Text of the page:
Monday, January 30, 2006

The victim who survived a Khmer Rouge prison

Saturday, January 28, 2006 Posted at 3:16 AM EST
From Saturday's Globe and Mail

Phnom Penh — For 12 days and 12 nights, the Khmer Rouge tortured Chum Mey with horrific brutality. They clubbed him with sticks, broke his fingers, pulled out his toenails with pliers and knocked him unconscious with electric shocks.

He was a sewing-machine repairman who could not understand why the Khmer Rouge had arrested him. He had no idea what awaited him in the anonymous-looking former school building in Phnom Penh — until he saw the blood on the floor of his cell. It was the notorious S-21 torture prison.

His interrogators ordered him to confess that he was an agent of the CIA and the KGB — even though he had never heard of either organization. To stop the torture, he confessed to everything they wanted. He narrowly escaped being sent to the killing fields, where an estimated 16,000 prisoners from S-21 were slaughtered. And then, as the Khmer Rouge retreated to the jungle, they shot and killed his wife and daughter.

Mr. Mey, one of the few survivors of S-21, has waited patiently for justice for more than 27 years. But next month, the United Nations will send officials to Cambodia to help prepare trials for the masterminds of the killing fields. The trials are likely to begin this year, with former Khmer Rouge leaders facing possible genocide charges for killing an estimated 1.7 million people from 1975 to 1979.

The 75-year-old survivor still cannot quite believe that the trials will finally happen. “Is it true?” he keeps asking a visiting journalist.

“If a trial happens, I'll be happy,” he says. “But I still think it might not happen. I've been waiting a long time for this trial. They've talked about it many times, but it never seemed to happen.”

Only 14 people are believed to have survived the torture cells of S-21. Of that tiny group, almost all are now dead. Mr. Mey is one of only three who are still alive. Today, he lives a meagre existence with his six children in a small house in Phnom Penh. “Life is hard,” he says. “If I don't go to work, I don't have money to live.”

What hurts him most today is the disbelief that he hears from younger Cambodians who were born after Pol Pot's regime was toppled. In his own neighbourhood, young people are unaware of the Khmer Rouge and its reign of terror.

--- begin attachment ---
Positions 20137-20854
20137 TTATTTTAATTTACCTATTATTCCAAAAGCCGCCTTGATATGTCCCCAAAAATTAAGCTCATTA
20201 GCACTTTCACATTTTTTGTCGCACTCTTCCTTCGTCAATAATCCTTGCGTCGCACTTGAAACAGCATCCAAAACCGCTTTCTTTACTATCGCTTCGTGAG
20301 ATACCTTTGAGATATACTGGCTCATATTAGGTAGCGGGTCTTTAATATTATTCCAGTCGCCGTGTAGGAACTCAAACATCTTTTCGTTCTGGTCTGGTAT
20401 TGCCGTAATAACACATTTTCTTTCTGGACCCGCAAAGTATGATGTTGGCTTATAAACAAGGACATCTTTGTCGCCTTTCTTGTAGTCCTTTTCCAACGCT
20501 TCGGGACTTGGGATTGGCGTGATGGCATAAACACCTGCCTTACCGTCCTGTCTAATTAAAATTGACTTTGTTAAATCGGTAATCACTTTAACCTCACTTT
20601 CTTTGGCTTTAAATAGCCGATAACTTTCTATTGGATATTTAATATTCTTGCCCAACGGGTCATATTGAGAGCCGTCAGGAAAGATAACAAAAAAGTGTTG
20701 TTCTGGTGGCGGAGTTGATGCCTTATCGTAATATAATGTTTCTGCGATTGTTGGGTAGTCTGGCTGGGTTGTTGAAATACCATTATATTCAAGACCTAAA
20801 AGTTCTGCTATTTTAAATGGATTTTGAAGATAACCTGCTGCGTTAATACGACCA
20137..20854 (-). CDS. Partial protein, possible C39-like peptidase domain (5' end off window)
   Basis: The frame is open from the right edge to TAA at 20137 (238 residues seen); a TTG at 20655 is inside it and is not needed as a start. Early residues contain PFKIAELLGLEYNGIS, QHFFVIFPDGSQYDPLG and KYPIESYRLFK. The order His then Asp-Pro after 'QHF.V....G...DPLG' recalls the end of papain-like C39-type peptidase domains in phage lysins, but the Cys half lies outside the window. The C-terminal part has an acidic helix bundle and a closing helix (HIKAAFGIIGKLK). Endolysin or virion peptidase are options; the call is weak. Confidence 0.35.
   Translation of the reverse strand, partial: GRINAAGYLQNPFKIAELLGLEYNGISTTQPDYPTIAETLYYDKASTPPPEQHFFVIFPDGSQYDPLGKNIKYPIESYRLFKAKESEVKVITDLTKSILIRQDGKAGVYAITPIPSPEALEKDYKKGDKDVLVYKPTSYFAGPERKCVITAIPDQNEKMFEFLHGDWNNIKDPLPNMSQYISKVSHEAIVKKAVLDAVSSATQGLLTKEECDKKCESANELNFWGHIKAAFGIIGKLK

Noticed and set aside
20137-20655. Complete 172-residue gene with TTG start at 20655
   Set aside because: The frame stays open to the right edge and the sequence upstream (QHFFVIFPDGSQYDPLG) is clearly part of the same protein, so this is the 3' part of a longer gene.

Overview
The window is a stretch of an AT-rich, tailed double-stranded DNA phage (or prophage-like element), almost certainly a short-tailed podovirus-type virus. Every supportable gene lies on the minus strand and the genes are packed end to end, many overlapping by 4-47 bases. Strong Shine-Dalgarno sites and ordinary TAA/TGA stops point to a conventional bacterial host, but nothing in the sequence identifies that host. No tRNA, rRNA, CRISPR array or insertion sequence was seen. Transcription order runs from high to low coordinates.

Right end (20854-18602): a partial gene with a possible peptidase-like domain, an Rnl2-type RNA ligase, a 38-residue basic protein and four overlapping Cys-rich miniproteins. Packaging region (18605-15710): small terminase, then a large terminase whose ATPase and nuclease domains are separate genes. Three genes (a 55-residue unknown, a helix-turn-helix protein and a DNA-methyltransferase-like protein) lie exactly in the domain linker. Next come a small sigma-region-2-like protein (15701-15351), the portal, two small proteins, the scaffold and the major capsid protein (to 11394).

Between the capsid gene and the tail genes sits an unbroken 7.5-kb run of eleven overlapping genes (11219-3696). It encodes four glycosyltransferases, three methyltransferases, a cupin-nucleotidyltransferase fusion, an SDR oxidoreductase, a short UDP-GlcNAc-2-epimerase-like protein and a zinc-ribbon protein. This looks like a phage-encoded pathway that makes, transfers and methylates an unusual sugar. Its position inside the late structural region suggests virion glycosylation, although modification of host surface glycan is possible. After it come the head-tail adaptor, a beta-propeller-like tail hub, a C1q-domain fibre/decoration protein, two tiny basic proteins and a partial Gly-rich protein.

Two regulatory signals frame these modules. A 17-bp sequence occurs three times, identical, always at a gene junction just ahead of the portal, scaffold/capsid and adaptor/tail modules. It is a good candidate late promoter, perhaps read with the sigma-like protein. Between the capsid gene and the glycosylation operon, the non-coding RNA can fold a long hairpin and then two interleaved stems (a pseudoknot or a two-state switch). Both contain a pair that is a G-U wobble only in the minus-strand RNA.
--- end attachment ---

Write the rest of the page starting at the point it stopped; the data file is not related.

“We don't believe it,” they tell him. “We've never seen any Khmer Rouge. What is the Khmer Rouge?”

He doesn't want the trials as a form of vengeance. He wants a trial that will educate Cambodians about the almost indescribable reality of what happened.

“I want this for my children and grandchildren. I want to prove to them that S-21 was a real prison, not just a myth. I want this to be in school textbooks. I want to go to a trial and see and hear what happened. I want to know why the Khmer Rouge did this to me.”

At the back of his mind is a lingering fear. “I'm afraid that someone in the Khmer Rouge — maybe someone who worked at S-21 — could try to kill me to eliminate the evidence.”

By some measures, the genocide in Cambodia was the worst in human history. Never before has a regime slaughtered one-quarter of its own population. Pol Pot and his Maoist zealots proclaimed a return to “Year Zero.” Intellectuals were eliminated, religion was destroyed, currency was abolished, the country was cut off from the outside world and city dwellers were force marched into the countryside to be slave labourers in the fields, where countless numbers
died of starvation and overwork.

The trials, too, could make history. Other trials for crimes against humanity — including the current trials for war crimes in Rwanda and the former Yugoslavia — have been held in foreign countries, far from the view of the survivors. The Khmer Rouge trials will be one of the first UN-backed trials to be held within the country where the genocide occurred. Victims and survivors will be able to travel to the courtroom — in a former military compound on the outskirts of Phnom Penh — to watch the proceedings and to see justice being done.

“This is extremely important,” said Alexander Hinton, a U.S. scholar who has written extensively on the Khmer Rouge. “I hope it will become a precedent. In Rwanda, people in the countryside have no clue that a trial is even taking place.”

But while the global precedents are significant, the meaning for ordinary Cambodians is much greater. Virtually everyone in Cambodia had family members killed in the Khmer Rouge period. Even 30 years later, the emotions are still raw, and many people are still searching for relatives who disappeared.

The latest journal of the Documentation Centre of Cambodia, which compiles testimony on Khmer Rouge atrocities, contains two pages of heart-wrenching stories from Cambodians who are still trying to find family members who disappeared.